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I Am A Lhasa Apso

  • By Ellie Baumann 
  • Lhasa Tales ~ Nov 1977

I am a small dog whose ancestors managed to adapt to the rigors of the Himalayan plateau. The fittest survived, prospered and, eventually, some of the descendants reached this country in the early Thirties. I am descended from this stock.

Adverse conditions high in the mountains of Tibet forced my evolution to follow paths on which other high altitude dwellers were also embarked. Since the area from which I came is an especially cold one with killing frosts as early as August, my body structure had to adapt to the cold as well as to the height of my homeland. I have a shorter tail, shorter limbs, and shorter ears than dogs who live in the tropics. My body is very sturdy and solid with short, heavy bones. I look as if I could go long distances and not tire easily.

Under my coat is a sound body that is quite heavy for its size. People are surprised when they find that under all that hair is an animal who is put together like a tank. I need heavy construction to stand the stress of cold and altitude.

I have not been in this country too long compared to some other dogs you see at a dog show, but those who already know what I look like will probably remember very clearly where you first ran into me. I am not like any other dog that you would meet on a city street or a county lane.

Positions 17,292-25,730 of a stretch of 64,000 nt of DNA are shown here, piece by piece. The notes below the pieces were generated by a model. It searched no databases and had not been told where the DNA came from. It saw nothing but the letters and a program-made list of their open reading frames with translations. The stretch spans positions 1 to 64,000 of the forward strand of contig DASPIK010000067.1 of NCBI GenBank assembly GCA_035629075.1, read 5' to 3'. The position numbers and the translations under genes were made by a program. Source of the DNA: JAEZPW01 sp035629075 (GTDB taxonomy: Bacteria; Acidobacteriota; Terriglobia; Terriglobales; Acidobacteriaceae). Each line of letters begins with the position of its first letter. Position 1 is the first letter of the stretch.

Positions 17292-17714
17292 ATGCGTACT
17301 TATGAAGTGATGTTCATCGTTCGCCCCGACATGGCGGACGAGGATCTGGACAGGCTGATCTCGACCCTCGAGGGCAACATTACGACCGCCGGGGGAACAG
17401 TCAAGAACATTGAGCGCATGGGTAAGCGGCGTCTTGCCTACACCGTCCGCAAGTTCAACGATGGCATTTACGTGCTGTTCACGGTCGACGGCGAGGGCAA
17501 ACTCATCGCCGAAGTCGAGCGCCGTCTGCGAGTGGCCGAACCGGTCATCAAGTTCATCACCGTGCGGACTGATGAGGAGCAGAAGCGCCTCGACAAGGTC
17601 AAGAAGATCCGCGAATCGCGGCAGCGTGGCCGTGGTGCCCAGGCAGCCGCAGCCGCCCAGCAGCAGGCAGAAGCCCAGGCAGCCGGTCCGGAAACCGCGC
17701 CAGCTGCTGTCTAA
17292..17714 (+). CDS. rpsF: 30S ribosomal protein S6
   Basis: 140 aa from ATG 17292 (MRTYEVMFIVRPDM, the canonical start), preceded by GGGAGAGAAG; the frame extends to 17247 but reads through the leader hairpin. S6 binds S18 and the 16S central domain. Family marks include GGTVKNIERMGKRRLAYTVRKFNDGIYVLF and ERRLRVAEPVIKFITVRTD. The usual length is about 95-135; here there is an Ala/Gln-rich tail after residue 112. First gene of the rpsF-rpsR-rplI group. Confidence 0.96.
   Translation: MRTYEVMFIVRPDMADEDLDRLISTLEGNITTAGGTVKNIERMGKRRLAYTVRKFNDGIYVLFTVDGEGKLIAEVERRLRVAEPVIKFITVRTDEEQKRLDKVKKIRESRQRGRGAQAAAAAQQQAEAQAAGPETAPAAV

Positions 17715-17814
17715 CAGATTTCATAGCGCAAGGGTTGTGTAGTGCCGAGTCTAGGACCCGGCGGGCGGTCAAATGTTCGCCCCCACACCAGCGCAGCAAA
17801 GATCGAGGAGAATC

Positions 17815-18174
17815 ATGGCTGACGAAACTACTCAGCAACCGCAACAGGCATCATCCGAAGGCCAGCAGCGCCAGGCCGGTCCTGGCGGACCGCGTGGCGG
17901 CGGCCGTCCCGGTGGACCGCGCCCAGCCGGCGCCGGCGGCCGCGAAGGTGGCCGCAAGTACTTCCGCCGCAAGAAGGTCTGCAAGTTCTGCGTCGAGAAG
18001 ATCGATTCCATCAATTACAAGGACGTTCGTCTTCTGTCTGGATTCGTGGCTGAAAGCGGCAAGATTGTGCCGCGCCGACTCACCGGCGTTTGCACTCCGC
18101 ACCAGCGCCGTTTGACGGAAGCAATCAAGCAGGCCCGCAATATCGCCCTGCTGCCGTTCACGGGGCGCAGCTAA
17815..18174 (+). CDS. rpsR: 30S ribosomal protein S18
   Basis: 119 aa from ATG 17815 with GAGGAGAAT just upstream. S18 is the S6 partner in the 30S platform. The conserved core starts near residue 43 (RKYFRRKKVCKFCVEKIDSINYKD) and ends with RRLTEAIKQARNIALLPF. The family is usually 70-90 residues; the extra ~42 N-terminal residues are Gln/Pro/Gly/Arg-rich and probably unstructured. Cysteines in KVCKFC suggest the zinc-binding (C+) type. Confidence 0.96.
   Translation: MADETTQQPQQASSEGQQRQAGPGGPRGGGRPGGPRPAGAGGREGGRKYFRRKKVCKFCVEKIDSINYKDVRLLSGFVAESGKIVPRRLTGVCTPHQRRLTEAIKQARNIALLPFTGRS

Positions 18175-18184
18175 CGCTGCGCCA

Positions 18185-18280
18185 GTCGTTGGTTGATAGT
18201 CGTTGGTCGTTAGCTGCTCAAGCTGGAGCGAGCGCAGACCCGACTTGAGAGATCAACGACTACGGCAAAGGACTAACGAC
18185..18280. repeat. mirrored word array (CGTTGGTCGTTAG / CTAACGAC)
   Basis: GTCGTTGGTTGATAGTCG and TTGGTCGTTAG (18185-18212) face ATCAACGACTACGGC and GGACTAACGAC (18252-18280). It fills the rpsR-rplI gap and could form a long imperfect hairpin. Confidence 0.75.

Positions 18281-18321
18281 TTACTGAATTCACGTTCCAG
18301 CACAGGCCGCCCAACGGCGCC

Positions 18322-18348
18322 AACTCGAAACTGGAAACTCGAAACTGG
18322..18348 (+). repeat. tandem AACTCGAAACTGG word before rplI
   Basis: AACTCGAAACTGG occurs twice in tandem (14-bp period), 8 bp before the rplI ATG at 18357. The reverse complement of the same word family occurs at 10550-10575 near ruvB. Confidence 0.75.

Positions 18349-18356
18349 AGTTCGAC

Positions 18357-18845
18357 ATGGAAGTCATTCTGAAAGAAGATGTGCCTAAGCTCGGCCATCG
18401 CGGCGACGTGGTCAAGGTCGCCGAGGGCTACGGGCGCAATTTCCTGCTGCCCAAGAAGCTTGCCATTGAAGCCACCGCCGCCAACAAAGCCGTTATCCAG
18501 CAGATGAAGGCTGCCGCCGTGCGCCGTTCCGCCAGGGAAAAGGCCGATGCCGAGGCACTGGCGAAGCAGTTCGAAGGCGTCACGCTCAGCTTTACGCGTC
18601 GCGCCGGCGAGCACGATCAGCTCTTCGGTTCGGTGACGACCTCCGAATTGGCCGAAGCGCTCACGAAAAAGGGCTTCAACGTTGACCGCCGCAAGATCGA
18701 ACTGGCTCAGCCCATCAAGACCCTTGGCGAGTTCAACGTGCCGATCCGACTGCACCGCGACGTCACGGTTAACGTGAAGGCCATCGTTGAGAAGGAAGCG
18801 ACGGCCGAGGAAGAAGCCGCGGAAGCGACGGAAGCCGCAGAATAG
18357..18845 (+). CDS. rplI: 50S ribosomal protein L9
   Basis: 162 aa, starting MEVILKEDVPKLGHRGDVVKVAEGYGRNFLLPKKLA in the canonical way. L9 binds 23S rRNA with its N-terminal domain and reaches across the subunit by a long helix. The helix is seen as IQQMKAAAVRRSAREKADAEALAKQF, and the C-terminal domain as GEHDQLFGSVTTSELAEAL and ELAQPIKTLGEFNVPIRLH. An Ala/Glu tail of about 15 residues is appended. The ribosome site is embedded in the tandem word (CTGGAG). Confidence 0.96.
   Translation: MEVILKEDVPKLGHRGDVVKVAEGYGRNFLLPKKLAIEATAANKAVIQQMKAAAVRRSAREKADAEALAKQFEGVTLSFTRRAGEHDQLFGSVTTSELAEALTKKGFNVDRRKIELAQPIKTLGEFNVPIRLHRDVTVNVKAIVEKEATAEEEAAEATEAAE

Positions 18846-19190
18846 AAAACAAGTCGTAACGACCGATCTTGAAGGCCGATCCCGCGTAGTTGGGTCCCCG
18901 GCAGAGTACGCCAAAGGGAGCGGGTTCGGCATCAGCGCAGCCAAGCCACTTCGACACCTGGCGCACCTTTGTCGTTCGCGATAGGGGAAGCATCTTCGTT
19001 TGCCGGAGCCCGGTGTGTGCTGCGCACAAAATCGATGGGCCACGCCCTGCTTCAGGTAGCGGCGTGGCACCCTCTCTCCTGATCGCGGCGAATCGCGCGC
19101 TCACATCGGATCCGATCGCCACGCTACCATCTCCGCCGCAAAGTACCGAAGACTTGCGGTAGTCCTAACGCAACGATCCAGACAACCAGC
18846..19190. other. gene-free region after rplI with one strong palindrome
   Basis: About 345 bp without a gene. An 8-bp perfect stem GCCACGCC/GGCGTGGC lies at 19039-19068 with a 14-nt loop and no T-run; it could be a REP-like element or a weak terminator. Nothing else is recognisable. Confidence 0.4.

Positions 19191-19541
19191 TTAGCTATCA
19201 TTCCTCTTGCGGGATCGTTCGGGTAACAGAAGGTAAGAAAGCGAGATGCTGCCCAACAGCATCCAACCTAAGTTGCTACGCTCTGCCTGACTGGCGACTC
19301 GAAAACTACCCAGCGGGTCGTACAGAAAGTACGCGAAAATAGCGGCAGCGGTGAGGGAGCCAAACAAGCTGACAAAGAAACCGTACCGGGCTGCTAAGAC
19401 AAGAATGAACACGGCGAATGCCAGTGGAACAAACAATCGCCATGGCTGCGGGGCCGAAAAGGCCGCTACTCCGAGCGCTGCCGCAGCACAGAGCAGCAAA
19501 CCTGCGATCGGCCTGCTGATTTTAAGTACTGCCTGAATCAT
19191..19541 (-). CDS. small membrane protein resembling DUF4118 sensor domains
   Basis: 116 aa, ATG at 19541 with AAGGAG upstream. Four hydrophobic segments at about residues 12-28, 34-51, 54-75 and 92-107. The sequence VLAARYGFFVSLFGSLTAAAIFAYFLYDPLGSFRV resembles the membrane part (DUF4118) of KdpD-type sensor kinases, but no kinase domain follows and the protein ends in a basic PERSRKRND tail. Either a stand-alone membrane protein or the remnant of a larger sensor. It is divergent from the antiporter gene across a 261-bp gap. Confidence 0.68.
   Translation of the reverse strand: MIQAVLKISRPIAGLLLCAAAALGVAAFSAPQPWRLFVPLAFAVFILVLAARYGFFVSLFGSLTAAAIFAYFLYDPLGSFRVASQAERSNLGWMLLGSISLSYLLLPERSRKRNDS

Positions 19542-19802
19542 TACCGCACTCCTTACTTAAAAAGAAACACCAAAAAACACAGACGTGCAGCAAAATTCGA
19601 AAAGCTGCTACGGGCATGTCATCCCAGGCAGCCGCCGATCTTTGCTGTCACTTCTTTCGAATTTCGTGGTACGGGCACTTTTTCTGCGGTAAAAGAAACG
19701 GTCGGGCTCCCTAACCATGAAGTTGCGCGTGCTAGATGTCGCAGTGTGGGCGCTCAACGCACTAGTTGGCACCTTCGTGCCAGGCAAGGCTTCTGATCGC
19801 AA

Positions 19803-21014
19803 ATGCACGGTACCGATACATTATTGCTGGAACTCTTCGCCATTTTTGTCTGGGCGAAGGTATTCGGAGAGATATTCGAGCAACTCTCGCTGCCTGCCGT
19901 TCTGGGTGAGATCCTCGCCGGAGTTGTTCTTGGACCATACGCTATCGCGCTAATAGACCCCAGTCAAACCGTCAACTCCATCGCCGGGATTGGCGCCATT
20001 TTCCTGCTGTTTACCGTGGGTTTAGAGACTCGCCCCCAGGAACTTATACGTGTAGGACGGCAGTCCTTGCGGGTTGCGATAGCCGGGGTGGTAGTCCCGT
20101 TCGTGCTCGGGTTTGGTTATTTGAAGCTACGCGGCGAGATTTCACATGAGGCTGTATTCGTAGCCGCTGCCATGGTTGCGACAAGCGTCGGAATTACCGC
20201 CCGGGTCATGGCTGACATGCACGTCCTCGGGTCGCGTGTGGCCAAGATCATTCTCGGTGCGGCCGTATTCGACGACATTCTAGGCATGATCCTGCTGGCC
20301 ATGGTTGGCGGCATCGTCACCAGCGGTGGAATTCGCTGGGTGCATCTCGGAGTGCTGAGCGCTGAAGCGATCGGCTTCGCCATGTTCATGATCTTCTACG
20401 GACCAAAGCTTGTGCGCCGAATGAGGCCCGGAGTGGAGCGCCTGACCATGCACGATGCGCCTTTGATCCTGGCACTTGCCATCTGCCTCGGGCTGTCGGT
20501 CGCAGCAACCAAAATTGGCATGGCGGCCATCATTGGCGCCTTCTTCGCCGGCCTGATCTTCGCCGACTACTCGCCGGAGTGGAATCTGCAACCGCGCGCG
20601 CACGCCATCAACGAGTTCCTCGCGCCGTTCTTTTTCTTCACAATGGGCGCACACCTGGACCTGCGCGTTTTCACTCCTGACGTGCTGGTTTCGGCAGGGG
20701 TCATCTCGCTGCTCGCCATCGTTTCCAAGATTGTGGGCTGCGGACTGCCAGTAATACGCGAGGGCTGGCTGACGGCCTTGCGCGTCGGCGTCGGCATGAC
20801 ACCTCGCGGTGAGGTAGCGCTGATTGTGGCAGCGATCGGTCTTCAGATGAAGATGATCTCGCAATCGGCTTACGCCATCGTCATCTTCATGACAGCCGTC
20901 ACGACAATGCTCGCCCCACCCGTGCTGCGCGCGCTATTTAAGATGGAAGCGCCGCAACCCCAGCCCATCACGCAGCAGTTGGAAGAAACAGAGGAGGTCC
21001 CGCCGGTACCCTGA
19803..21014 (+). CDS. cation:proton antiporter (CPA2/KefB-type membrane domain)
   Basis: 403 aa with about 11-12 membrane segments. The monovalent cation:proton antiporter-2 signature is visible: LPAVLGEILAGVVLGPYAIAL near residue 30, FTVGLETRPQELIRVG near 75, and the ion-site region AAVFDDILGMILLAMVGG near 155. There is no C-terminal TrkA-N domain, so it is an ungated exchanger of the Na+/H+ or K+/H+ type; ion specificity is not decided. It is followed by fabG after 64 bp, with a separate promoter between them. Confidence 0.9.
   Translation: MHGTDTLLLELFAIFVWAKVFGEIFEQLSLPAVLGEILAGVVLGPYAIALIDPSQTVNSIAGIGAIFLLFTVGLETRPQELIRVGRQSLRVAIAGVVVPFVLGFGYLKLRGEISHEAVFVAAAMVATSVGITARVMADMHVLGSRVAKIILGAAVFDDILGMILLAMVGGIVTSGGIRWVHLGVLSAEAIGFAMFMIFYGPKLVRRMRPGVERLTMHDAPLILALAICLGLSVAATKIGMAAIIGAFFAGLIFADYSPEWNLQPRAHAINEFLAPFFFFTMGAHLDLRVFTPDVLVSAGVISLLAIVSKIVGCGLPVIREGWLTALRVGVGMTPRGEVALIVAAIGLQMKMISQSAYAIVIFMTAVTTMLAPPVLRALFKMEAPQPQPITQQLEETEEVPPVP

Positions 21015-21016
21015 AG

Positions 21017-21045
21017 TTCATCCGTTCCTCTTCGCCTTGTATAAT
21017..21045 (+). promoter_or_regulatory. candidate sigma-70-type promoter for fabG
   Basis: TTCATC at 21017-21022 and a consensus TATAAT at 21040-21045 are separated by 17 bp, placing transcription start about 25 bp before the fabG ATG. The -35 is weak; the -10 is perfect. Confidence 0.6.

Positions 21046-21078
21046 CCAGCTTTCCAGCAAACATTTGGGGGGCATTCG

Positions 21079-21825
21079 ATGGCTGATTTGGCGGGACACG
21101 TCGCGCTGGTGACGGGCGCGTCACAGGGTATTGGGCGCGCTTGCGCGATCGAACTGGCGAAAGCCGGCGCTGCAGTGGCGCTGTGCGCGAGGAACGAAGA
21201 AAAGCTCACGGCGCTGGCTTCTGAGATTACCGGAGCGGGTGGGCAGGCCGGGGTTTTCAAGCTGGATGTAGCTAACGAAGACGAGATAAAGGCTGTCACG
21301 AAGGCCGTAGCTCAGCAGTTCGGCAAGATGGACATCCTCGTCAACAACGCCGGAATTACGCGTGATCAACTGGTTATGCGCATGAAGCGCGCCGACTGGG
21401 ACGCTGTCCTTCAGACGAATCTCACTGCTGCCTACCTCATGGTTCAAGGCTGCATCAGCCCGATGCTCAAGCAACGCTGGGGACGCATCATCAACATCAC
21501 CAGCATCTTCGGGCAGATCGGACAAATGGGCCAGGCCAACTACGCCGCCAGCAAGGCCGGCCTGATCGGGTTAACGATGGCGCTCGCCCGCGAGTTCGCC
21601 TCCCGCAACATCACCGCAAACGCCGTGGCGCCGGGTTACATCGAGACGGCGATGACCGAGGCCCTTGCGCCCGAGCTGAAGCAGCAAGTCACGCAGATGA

I have a long coat that stretches down to the ground and completely covers my feet. Some people call me the “Jelly Bean” dog because I come in all colors. I can be one solid color or a blending of several colors. I can be plain, or I can be spotted. Of course, with a long-haired spotted dog, the coat just keeps growing and the spot stretches out into a stripe instead. If that happens, I’m called a parti-color. I’m even brindled but again, as the coat grows longer and longer, those brindle lines all run together and you have something like layers of different colors – an overlay.

My head is a little hard to see sometimes for there is so much hair on it. I have a beard. Yes even our ladies are bearded – and my ears blend right into the beard and all the rest of the coat. And, unless the hair is out of my eyes, you wouldn’t know that I could actually see you for my eyes are well hidden by what my owner calls the “head fall.” My tail is generally up, carried in a curl over my back and it’s often hard to know if I really do indeed have a tail. It can be held so tight to my back that you don’t know that it is really there, until I straighten it out and stretch it out on the ground behind me when I sit down …

Sometimes I can be found in a pet shop, but I hope that if you go looking for a Lhasa, you will go to a breeder who is trying to produce the perfect dog rather than the one who is out to sell a litter a month or so many dozen puppies a year.

I am a breed that was raised to be an indoor dog. In Lhasa – the capitol of Tibet – I used to live in the palace of the Dalai Lama before the Communists took over, and in almost every big monastery in Tibet there were a lot of my relatives living right there with the monks. Some people call me the “The Holy Dog of Asia” because of this, but all that I really did was to keep the monks company in their lonely and cold cells. Some people say that I am the faithful dog who followed the Lord Buddha around and who could be turned into a ferocious lion in the twinkling of his eye. I guess that is why so many call me the “Lion Dog.”

The AKC Standard alls for me to be the golden colors of the lion, but the Tibetans say that their lion is the mythical snow lion who is always white with a blue mane. I haven’t seen any white Lhasa with a blue mane so far, so I guess we’ll just have to stick with the western idea of how a lion should be colored.